Andy Greunenbaum was on fire, ok, and obviously if the finishes were a wee bit more clinical the Fire could’ve made it a laugher, but in the moment, in the stadium, freezing, it felt like the goal would never come.
Section 8 and the rest of the fans were torn between encouraging the team and letting out some boos (and grunts and groans and other moans) of frustration. In my section, a kind of supporter dichotomy emerged throughout the second half as one fan stood to admonish Chris Rolfe after a second half miss, while a soccer team sized group of young girls cheered Rolfe on, assuring him he’d get the next one.
But Gonzalo Segares had a shot from 10 feet right at the keeper in the 49th minute and Larentowicz badly sliced the follow up, Austin Berry was robbed in the 75th, Patrick Nyarko was blocked in the 51st and 54th, and Rolfe in the 56th and 75th. The crowd was exasperated and freezing and desperate to figure out what to make of the game.
Every good passage seemed to be punished or mercilessly ignored by Greunenbaum, who was scarily springy. Every time Nyarko’s hustle was rewarded with space behind the Crew or the decisive pass (which seemed like every time he was near the ball), nothing. Every time Rolfe turned his man, he booted the finish. That was what was most frustrating - it was like the game was ignoring how well the Fire were playing. It all felt sort of cruel.
And so it makes soccer-perfect sense that the goal didn’t come from a measured through ball or some quick passing, nor did it come from the high pressure that harassed Columbus all game. It came on a basically ugly long throw and an industrial finish from Larentowicz.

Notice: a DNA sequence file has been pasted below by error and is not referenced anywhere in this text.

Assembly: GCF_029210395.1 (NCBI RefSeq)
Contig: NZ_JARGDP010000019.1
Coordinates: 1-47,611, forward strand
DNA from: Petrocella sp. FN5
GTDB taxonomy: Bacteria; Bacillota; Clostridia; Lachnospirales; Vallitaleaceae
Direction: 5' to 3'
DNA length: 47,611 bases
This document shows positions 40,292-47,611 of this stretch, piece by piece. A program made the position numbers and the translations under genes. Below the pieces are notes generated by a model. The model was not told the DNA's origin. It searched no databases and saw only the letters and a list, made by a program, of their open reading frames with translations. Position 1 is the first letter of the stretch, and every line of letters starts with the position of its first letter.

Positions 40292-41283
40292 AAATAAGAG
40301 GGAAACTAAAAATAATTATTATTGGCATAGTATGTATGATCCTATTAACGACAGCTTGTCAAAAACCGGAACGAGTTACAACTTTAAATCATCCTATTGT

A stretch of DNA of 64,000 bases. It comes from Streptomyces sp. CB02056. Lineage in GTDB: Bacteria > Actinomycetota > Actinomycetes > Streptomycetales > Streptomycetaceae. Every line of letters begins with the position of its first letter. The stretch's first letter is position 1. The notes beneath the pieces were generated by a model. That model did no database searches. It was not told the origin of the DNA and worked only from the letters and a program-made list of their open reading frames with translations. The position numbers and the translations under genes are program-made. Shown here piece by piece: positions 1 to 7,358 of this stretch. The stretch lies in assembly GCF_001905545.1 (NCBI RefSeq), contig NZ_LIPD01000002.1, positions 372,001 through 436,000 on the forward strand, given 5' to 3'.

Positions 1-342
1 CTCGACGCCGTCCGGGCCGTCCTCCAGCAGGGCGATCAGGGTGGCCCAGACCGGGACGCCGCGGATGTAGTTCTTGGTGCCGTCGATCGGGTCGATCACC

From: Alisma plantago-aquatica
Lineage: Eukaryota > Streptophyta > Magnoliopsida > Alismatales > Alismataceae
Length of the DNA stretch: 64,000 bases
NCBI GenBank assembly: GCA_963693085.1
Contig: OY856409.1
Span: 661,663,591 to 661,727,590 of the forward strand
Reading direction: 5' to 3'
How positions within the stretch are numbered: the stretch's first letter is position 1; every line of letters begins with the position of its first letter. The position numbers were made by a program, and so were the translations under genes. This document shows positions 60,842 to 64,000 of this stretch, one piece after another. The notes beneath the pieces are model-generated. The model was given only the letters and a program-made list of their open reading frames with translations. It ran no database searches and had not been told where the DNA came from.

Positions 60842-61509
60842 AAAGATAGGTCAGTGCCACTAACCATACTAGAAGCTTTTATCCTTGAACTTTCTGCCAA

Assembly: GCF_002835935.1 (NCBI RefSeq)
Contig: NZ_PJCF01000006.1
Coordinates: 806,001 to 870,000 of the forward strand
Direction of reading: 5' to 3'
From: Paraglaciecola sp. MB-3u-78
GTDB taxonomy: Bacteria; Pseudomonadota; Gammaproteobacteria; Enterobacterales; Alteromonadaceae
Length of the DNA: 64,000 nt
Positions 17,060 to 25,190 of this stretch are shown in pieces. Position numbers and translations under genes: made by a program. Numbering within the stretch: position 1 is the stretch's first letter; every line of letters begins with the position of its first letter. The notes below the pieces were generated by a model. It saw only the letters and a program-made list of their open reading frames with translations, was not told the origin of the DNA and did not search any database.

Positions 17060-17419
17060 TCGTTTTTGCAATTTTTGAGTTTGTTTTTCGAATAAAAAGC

The game ran out of ways to keep the Fire from scoring, and the team reacted - erm, celebrated - with as much an exhale, like, “Finally,” as hysterical exuberance. Look at the gif above. After his goal, Larentowicz barely smiles!
But the game doesn’t care. In the end my friends had witnessed a fairly good introduction to Toyota Park. The game was exciting, the Fire won the day, and maybe most important, the cheering dilemma in my section was definitively decided in favor of the encouraging girls.
Between the Lines is a weekly column from Chicago-Fire.com contributor Ben Schuman-Stoler. Follow him on Twitter @bsto.
Some of the best tweets in the lead-up to, during and after Saturday's 1-0 victory over the Columbus Crew...
Need one last look at Sunday's 3-1 win over Red Bull?
Our web guru Nick Sintich put Sunday's highlights to the music of the uber-popular song "Radioactive" by Imagine Dragons.
Well done, YouTube music licensing is a great thing!
Last month we asked you to help us pick who our Quaker Bobblehead giveaway should be for our July 7 game against Sporting KC.
After two weeks of voting, it was clear that one player campaigned much harder than the rest of his teammates for the right to be immortalized on a Quaker Bobblehead.
The first 5,000 supporters into Toyota Park that day will receive one. Get your tickets here!
For the second straight season, the Fire and Red Bulls are going up against each other in the Designated Driver Challenge.
Two games for the price of one? Why not?
Following Sunday's first team match between the Fire and Red Bulls, the club is inviting supporters to stick around to catch the an MLS Reserve League match between the two sides.
Some things to know if you stay at Toyota Park following the first game:
- The reserve game begins 30 minutes after the end of first team game.
- Stadium re-entry will not be allowed.
- Fans that stay will be asked to move to the east side of the Toyota Park stands.
- The Stadium Club, Second Star Club and suites will close at normal times following the first game.
- As usual, alcohol sales will end at the 75th minute of the first game. There will be no sale of alcohol during the reserve match.
- Concessions behind Section 126 will remain open for the reserve game.
Don't have your tickets for Sunday? Get them here.
A nice reminder of June 29, 2012.